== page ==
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In the accepted answer to this question on ant size, it was suggested to give ants branchiostegal lungs, which taxonomically makes the ant a crustacean, rather than an insect. His suggestion was for my world to have a kind of insect/crustacean hybrid that looks like an ant, increase he worlds oxygen levels by 20% and reduce the gravity by one half. All of these details(with a few others like internal structural support) allowed me to create a dominant ant species around 11 inches long. They are similar in behavior to Argentine Ants and other than the details listed above, the world is exactly like earth. Though I would prefer the ants to evolve in a jungle-like climate.

Assuming that these ants exist on their world as the dominant species, how intelligent can I make them? What would I have to change in order to make them sapient?

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closed as too broad by Aify, bilbo_pingouin, Separatrix, Frostfyre, Vincent Jun 22 '16 at 12:47

Please edit the question to limit it to a specific problem with enough detail to identify an adequate answer. Avoid asking multiple distinct questions at once. See the How to Ask page for help clarifying this question. If this question can be reworded to fit the rules in the help center, please edit the question.

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    $\begingroup$ As smart as ants could be. $\endgroup$ – SudoSedWinifred Jun 22 '16 at 3:24
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    $\begingroup$ How about a hive mind? $\endgroup$ – JDługosz Jun 22 '16 at 3:46
  • $\begingroup$ @JDługosz that sounds like it could be an interesting answer. $\endgroup$ – TrEs-2b Jun 22 '16 at 3:48
  • $\begingroup$ They are a dominant species on an alien planet. You can make them as clever as you want. $\endgroup$ – bilbo_pingouin Jun 22 '16 at 7:42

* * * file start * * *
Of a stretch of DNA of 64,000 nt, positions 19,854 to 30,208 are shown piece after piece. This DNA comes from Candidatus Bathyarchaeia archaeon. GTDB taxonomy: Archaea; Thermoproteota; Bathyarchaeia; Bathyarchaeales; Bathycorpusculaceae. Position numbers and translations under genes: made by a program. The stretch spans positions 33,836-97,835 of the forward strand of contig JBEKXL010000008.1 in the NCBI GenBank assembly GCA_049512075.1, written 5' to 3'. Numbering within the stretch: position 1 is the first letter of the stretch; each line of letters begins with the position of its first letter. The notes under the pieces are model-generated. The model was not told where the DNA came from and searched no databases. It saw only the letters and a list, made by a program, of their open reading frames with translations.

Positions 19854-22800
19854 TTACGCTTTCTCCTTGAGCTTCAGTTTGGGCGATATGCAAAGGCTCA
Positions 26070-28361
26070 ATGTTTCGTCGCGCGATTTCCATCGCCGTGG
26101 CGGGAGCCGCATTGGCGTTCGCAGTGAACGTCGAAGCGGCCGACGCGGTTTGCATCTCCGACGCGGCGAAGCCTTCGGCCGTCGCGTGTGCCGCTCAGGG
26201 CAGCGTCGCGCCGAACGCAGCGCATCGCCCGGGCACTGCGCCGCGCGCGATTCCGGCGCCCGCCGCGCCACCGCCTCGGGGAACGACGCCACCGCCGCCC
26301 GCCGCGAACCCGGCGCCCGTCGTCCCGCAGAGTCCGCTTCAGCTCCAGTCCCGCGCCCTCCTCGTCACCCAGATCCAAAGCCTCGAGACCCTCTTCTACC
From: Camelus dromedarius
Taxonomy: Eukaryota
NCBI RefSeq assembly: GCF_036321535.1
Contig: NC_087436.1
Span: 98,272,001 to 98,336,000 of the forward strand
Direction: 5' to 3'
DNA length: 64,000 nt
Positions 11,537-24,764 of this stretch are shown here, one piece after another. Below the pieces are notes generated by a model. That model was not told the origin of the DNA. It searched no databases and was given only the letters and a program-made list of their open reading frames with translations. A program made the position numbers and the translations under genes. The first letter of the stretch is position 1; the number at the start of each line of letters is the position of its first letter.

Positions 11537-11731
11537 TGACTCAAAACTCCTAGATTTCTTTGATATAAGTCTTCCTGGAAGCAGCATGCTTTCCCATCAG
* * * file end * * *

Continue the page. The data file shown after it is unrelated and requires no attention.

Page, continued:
• $\begingroup$ This question would be significantly less broad if you defined the kind of environment these ants are operating in. Such a definition would significantly narrow down in what ways these ants can or should be smarter. $\endgroup$ – Green Jun 22 '16 at 12:30
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In GEB, a book I highly recommend by the way, Doug talks frequently about anthills. In models of intelligence he likens the brain made of cells to a being existing as an anthill, with individual ants being dumb units.

Not remembering the clever names of the two characters so implemented, I tried a Google search that seems quite bizzare (GEB anthill doctor) but such is the nature of anything related to GEB.

That shows me a passage from The Science of Diskworld which is hostile to being copied as text, but you can visit the link. Please read the top of that page.

The fact that GEB's topics are informed by Diskworld is par for the course. In this case, Pratchett liked the idea and used it in HEX. At this point I must reflect on how such a thing is appropriate to a question with the tag. Again, when GEB is concerned, the rabbit hole leads through the Twilight Zone, or worse.

In one example, Aunt Hillary, who is an intelligent anthill, meets with her psychiatrist who is Dr. Anteater. She offers him some of her ants to eat. This doesn't bother her in the slightest, as she is not the ants themselves but the network of connectivity and the state represented by the ant's motions.